Jake Lawson

December 28 – Life Verses – John 15:1-8

Read John 15:1-8

Galatians 5:16-26, Colossians 1:9-14 and James 3:13-18

I’m lacking as a gardener but my green-thumbed friend, Kristen, doesn’t seem to care. Visiting her this spring, she insisted on entrusting me with a portion of her Dahlia plants.

Nervous, yet eager to be a sensible steward of these precious, plant babies, I asked Kristen a lot of questions (I also did my fair share of Googling). I learned that Dahlia’s are high maintenance plants. Their voluminous blooms are too hefty for their spindly stalks so they have to be tied to stakes as they grow 5-6’ high.

Without connection to a stake Dahlia’s won’t produce fruit.

Without connection to Jesus; neither will I.

I remember when God seared John 15:5 into my soul as I was participating in a Bible study called Experiencing God. The Spirit began to gently unravel my stubborn independence and move me to a deeper dependence on Him.

Apart from me you can do nothing.

These words still arrest me making me humbly aware of my need to surrender and cling to the One who produces fruit in me. Often, I pray them back to Jesus as I step into the roles He has given me as I follow Him…Join me, Jesus, speak to me and though me, lead me, have your way, apart from you I can do nothing. On my not-so-great days, I barge forward forgetting my source and find myself uttering a prayer of confession…Jesus, forgive me for taking this all on myself, I didn’t pray, I didn’t wait on you.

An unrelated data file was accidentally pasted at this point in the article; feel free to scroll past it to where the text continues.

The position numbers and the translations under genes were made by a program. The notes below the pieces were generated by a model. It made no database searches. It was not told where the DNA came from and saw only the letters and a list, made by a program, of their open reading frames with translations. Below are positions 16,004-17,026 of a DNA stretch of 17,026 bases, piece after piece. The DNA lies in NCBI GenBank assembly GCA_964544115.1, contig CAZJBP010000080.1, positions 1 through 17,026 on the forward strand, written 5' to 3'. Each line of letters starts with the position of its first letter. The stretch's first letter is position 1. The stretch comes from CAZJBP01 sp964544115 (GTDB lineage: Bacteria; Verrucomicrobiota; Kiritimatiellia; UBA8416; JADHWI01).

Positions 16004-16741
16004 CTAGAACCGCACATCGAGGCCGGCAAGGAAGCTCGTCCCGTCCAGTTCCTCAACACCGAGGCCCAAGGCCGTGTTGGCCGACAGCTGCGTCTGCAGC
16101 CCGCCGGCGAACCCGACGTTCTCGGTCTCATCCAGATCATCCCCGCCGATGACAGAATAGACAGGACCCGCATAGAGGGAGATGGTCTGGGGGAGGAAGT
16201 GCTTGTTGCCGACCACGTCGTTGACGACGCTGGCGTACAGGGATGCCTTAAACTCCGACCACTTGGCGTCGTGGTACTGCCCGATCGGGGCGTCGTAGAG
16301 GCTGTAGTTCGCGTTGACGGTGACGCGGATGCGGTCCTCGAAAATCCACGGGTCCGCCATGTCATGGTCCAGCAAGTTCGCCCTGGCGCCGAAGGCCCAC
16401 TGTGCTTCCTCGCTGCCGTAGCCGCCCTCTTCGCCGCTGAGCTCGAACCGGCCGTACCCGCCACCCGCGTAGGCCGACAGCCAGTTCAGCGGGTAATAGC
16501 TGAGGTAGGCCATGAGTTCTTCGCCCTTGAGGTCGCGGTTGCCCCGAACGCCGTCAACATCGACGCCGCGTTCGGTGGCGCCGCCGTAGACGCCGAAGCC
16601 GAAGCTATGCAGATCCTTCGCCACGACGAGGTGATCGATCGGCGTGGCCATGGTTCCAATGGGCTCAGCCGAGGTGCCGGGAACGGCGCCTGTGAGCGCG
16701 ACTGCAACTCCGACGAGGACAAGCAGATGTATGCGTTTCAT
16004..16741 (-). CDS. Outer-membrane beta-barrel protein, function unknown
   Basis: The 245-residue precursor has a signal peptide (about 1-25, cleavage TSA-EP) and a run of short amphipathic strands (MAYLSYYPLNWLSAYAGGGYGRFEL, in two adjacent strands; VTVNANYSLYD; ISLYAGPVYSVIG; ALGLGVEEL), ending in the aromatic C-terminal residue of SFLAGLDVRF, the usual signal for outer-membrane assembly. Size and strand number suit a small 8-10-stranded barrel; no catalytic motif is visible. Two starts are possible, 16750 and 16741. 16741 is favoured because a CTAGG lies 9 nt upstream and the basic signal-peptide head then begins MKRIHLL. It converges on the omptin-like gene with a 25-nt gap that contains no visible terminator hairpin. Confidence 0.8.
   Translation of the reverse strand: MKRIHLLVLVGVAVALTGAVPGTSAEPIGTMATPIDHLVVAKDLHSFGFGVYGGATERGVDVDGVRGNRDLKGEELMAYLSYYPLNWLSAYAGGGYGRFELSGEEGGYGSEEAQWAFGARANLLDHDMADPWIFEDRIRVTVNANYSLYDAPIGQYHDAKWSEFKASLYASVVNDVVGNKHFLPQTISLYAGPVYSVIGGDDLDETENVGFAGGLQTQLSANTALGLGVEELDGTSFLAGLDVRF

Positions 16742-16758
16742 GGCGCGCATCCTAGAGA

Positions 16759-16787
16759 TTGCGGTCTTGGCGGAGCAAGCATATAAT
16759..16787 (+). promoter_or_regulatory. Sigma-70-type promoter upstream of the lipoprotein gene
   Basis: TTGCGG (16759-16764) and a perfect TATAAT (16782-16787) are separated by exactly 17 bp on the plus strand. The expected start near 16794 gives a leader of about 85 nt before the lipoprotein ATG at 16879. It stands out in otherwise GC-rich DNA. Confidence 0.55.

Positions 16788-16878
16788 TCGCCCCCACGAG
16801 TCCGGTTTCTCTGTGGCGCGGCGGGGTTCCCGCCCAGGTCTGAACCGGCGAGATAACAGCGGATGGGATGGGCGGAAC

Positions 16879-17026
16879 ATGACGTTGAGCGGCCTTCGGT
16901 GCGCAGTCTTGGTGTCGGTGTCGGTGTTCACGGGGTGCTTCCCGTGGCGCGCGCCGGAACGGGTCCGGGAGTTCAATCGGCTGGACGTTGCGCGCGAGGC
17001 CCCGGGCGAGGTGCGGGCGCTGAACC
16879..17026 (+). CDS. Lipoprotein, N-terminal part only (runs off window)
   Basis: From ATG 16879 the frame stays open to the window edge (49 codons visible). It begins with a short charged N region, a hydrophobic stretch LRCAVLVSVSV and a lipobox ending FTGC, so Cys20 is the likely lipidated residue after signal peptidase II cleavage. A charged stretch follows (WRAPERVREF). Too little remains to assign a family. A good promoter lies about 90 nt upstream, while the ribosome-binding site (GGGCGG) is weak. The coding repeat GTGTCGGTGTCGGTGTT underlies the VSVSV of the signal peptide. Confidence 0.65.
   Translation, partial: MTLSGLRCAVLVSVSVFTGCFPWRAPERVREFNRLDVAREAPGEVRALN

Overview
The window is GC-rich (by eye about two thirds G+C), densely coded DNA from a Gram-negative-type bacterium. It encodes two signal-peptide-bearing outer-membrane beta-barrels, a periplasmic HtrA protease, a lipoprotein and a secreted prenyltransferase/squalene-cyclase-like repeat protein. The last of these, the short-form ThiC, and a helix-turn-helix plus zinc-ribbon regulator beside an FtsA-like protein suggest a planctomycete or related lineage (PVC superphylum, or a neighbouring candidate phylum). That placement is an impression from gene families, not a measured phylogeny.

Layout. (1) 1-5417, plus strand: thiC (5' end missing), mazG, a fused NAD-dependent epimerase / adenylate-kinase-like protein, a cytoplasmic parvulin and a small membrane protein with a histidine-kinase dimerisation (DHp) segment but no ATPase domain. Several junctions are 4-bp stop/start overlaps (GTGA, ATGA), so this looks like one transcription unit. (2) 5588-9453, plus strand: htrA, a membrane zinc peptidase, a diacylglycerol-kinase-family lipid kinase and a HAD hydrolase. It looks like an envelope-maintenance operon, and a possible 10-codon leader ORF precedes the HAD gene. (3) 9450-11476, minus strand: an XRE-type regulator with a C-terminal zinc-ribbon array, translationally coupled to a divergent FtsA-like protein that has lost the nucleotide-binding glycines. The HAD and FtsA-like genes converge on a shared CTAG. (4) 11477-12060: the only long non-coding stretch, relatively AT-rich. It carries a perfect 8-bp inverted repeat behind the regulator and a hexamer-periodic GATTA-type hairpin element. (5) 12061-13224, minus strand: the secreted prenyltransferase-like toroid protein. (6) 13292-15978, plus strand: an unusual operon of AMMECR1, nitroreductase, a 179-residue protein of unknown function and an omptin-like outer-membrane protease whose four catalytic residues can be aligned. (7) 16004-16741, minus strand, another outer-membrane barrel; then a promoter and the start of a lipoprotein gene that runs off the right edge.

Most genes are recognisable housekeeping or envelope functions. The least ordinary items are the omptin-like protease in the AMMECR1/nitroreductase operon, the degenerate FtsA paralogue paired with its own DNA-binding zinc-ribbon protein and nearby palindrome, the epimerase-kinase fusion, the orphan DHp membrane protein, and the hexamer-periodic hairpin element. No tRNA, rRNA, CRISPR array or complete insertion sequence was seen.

I want to bear fruit, don’t you? I want to live a life that points to the One I cling to. As a flower expert can immediately recognize a Dahlia bloom, I want people to recognize I follow Jesus because I bear fruit that is rooted in Him…love, joy, peace, patience, kindness, goodness, faithfulness, gentleness, and self-control.

I also want to bear abundant fruit. Did you know the more you cut Dahlia flowers the more blooms they produce? I didn’t, until I Googled it. We are the same. We can lean in to the pruning. God is a gentle gardener we can trust with the snips and setbacks. He is making us into a glorious garden.

Cling to Jesus, friends.

Dwell in Him.

Depend on Him.

Stay connected to the Vine and fruit will come.

Shelly Eberly

November 27 – Life Verses – Galatians 6:10

Read Galatians 6: 1-10

My mom makes the most awesome cookies. Warm and soft with melted chocolate chips straight out of the oven, or cold and crunchy from a stash in the freezer, they are just one of the many ways she has shared love over the years. When Sharon and I travel to San Diego to see our son and his family, there is always a bag of “Grandma’s cookies” for them.  Missing the opportunity to take a gallon sized bag of her love to them would be unthinkable. While transporting them requires care to deliver intact cookies and not a bag full of crumbs, in one sense it’s easy because we have anticipated each trip months in advance.